Scottish First Minister Nicola Sturgeon has been accused of believing the oil and gas downturn is “already over”.
The accusation comes as the Scottish Government winds up the working group tasked with salvaging North Sea jobs in the struggling sector.
The move, which has been branded premature, comes despite posts still being axed across the north-east.
North-east MSP Lewis Macdonald also claims the Scottish Government has failed to acknowledge the impact of the crude price crisis on the wider economy three years after the industry was plunged in chaos.
Oil and Gas UK claim that more than 120,000 people have lost their job since 2014. And the body’s most recent economic report showed that 60,000 people across the UK had lost employment in the industry and supply chain last year.
However Ms Sturgeon, who was in Aberdeen yesterday to wind up the government’s Energy Jobs Taskforce, has denied that the government failed to do enough to help those put out of work.
She said around 6,000 people had been helped to retrain or offered support and advice when faced with the threat of redundancy.
And she defended the decision to shutdown the working group, the work of which will now be taken forward by the Oil and Gas Industry Leadership Group, co-chaired by Energy Minister Paul Wheelhouse.
Ms Sturgeon also highlighted that under the guidance of the taskforce, oil and gas innovation spend almost trebled last year, with £15.9 million of Scottish Enterprise support for 82 companies to deliver 111 projects.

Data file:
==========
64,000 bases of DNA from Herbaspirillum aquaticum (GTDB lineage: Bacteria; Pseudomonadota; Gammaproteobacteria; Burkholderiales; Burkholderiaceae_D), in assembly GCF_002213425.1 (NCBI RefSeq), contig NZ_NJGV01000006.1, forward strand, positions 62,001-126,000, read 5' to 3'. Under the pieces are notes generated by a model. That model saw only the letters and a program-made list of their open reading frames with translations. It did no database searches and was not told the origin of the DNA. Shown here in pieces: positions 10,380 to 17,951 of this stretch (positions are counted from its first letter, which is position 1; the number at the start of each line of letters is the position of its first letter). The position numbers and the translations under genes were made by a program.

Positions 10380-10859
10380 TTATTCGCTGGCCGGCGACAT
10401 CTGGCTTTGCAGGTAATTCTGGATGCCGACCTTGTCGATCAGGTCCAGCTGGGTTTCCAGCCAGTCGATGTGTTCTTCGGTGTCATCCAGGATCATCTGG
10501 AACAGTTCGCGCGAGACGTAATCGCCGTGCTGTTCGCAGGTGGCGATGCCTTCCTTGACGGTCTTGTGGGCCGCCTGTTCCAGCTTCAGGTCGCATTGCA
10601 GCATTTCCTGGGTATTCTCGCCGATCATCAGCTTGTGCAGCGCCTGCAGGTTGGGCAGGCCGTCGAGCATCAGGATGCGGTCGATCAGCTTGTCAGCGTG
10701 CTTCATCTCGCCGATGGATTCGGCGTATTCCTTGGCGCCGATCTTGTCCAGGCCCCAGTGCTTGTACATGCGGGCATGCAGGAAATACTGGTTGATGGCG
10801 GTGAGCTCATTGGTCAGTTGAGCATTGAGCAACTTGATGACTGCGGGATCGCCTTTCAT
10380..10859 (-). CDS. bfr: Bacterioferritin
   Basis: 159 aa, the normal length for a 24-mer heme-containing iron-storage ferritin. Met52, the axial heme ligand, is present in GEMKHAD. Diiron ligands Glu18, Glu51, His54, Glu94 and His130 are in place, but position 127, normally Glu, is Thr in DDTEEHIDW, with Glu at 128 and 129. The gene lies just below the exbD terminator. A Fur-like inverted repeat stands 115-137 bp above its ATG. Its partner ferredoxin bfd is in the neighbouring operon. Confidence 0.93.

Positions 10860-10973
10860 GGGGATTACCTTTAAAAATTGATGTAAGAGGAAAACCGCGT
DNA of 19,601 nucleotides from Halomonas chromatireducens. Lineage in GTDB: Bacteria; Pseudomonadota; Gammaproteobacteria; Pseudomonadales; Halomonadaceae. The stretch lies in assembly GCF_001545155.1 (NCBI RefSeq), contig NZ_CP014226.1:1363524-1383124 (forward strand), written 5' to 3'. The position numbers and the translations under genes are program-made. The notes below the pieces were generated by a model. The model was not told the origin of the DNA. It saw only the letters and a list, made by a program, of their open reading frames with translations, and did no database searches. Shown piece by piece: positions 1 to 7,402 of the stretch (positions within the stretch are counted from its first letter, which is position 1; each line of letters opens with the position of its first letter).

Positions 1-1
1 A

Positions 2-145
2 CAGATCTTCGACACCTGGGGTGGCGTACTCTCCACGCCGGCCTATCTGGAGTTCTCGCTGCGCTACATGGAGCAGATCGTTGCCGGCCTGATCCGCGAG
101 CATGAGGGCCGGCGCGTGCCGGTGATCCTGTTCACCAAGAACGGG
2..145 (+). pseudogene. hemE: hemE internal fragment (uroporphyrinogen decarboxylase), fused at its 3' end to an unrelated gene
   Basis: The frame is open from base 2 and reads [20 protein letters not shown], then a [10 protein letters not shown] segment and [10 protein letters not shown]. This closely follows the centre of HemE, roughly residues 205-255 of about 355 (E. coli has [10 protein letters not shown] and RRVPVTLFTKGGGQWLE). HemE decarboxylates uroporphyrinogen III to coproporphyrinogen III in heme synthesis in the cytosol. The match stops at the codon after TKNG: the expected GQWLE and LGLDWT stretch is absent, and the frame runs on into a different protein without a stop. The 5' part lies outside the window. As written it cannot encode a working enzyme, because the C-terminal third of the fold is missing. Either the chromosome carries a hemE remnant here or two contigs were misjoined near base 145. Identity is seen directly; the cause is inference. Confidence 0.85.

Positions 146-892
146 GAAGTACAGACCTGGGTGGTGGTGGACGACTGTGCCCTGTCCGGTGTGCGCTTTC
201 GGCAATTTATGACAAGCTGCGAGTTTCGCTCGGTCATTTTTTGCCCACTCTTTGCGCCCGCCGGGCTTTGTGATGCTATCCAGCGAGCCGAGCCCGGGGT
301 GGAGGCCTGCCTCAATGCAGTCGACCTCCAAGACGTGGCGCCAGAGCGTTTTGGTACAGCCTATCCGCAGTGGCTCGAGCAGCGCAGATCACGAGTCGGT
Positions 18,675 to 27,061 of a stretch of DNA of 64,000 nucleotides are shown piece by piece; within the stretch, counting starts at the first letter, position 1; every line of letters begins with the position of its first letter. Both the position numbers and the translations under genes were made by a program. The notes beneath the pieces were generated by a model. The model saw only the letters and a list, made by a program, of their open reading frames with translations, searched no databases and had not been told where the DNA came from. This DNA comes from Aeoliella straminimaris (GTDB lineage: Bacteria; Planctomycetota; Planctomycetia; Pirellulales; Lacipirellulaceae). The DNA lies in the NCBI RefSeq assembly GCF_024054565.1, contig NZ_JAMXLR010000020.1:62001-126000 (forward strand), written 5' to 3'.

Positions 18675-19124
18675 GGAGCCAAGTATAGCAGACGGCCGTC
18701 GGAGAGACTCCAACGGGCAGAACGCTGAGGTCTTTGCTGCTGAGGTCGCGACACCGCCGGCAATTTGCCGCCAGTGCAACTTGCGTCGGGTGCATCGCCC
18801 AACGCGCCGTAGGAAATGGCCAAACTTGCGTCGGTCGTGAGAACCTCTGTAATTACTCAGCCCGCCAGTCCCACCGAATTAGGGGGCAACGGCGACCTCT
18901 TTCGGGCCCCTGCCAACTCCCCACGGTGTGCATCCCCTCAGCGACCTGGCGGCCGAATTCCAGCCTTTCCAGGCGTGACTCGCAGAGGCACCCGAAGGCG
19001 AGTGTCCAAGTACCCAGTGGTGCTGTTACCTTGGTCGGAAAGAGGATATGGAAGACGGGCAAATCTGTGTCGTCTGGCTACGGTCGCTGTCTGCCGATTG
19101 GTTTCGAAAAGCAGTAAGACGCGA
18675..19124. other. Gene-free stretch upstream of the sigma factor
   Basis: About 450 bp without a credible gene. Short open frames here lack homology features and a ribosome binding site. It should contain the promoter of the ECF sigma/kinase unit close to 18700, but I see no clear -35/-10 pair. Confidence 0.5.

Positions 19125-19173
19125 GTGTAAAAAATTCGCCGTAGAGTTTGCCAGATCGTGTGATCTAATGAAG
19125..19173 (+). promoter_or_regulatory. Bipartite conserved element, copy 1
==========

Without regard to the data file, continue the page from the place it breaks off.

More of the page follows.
In total, 800 companies have also been advised in areas such as innovation, leadership, internationalisation, business resilience and diversification.
Ms Sturgeon said: “It was a collective decision that now is the right time, not to end support for the oil and has sector, but change how that support is being delivered – to mainstream the work into existing organisations overseen by the Industry Leadership Group.
“The taskforce has done a great amount of work around training – the Transition Training fund has helped more than 2,000 people retrain and more than 4,000 people have received advice when they were facing redundancy.
“Everyone knows there are still challenges ahead for oil and gas but we are seeing some signs of recovery.”
She added: “Three years ago when I set up this taskforce the feeling here was one of utter despondence and we were all feeling it.
“I think one of the most important things that the task force managed to achieve was the least tangible – it brought the right people together round the table, it actually helped to foster a spirit of collaboration within the industry but also crucially between the industry, public sector and trade unions.”
However Mr MacDonald, Scottish Labour MSP, wrote of his concerns in a letter to Ms Sturgeon yesterday.
He said: “I am sorry that your Government has never at any stage acknowledge the impact of the downturn in oil and gas on the wider Scottish economy, and I am concerned that your appear to believe the downturn is already over.
“While there is cautious optimism in the sector about the prospects for some recovery ahead, there are very few people who expect a return to the oil price of level of economic activity of three years ago.”
Alexander Burnett, Scottish Conservative Energy spokesman, added that while there have been green shoots of recovery in the sector, there is still a lot of work to do.
He added: “Given there have been more than 100,000 redundancies since the start of the downturn, it could certainly be argued that the Energy Jobs Taskforce was a sticking plaster approach to a much bigger problem.
“However, there is no doubt that this will have helped many people and it is surprising that the First Minister thinks the job is now done.”
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